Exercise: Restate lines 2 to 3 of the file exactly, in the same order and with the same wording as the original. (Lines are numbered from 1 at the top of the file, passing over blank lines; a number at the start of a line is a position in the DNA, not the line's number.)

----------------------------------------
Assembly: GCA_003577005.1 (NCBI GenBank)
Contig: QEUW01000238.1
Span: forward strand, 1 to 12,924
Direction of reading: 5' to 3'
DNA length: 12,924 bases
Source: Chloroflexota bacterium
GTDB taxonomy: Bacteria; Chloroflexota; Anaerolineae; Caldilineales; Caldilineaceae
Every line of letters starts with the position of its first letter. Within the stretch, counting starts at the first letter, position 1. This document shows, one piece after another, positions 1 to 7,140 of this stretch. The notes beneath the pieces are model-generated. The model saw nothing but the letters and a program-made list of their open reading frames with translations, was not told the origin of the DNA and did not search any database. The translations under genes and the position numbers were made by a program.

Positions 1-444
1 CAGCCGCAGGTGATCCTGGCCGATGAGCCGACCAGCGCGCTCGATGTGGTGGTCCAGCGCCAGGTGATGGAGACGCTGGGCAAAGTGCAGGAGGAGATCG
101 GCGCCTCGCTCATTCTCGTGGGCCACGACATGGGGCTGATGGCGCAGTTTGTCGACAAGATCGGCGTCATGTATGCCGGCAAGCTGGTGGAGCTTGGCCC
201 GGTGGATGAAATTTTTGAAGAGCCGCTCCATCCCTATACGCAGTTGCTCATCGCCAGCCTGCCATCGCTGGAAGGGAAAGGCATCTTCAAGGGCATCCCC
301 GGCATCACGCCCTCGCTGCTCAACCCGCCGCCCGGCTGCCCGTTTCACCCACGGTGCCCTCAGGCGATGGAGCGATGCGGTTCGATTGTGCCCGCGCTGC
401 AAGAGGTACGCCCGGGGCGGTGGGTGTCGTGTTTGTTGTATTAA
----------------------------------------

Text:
Contig: QEUW01000238.1
Span: forward strand, 1 to 12,924